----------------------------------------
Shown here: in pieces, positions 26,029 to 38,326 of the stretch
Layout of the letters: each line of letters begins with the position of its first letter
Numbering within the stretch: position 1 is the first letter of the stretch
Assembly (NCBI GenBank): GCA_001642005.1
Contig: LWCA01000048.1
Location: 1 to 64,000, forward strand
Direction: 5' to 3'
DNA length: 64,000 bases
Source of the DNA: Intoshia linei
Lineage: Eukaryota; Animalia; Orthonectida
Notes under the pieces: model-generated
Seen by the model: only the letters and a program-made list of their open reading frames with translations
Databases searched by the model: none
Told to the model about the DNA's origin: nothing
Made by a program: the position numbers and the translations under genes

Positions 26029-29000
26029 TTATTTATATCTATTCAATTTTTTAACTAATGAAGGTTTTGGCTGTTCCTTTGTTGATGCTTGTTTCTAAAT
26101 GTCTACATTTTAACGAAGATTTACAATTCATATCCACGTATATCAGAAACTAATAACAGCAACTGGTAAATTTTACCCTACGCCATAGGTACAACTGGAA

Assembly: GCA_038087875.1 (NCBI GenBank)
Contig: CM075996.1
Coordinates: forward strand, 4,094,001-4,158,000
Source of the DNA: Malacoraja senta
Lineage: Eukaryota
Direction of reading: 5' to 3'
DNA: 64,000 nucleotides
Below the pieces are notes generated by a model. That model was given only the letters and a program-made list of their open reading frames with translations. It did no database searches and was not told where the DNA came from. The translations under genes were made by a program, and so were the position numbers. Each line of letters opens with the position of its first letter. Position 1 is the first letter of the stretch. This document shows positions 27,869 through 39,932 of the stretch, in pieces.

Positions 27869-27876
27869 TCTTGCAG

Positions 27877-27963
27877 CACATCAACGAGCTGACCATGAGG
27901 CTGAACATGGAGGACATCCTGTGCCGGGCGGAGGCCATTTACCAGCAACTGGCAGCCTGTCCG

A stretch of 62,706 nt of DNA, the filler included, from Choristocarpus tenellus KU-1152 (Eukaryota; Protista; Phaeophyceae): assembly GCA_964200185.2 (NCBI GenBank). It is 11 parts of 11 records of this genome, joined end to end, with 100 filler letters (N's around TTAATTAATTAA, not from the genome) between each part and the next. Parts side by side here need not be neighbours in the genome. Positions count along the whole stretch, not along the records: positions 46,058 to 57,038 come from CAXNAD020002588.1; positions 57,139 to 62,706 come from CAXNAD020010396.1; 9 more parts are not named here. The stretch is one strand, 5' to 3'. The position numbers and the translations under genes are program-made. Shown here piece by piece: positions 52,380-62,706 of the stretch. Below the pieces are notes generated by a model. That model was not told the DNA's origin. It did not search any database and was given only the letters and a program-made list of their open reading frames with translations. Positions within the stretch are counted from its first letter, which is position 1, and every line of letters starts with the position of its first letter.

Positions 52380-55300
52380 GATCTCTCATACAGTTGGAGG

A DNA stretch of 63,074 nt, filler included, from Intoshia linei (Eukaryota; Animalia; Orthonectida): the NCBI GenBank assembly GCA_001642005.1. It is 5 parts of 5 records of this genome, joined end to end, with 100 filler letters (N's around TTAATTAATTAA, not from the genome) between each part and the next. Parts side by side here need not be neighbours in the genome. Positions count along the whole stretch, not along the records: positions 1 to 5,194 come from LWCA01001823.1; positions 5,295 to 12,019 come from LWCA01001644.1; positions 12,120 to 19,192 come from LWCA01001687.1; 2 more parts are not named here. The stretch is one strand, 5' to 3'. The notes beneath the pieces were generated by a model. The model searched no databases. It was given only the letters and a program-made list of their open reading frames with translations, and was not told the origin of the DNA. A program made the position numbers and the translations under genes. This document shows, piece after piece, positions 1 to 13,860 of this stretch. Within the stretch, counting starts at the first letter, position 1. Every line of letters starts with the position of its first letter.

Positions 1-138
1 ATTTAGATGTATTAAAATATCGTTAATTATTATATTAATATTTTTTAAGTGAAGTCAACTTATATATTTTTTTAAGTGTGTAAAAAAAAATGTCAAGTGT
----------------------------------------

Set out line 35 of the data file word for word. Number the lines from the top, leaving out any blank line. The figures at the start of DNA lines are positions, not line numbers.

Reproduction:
A DNA stretch of 63,074 nt, filler included, from Intoshia linei (Eukaryota; Animalia; Orthonectida): the NCBI GenBank assembly GCA_001642005.1. It is 5 parts of 5 records of this genome, joined end to end, with 100 filler letters (N's around TTAATTAATTAA, not from the genome) between each part and the next. Parts side by side here need not be neighbours in the genome. Positions count along the whole stretch, not along the records: positions 1 to 5,194 come from LWCA01001823.1; positions 5,295 to 12,019 come from LWCA01001644.1; positions 12,120 to 19,192 come from LWCA01001687.1; 2 more parts are not named here. The stretch is one strand, 5' to 3'. The notes beneath the pieces were generated by a model. The model searched no databases. It was given only the letters and a program-made list of their open reading frames with translations, and was not told the origin of the DNA. A program made the position numbers and the translations under genes. This document shows, piece after piece, positions 1 to 13,860 of this stretch. Within the stretch, counting starts at the first letter, position 1. Every line of letters starts with the position of its first letter.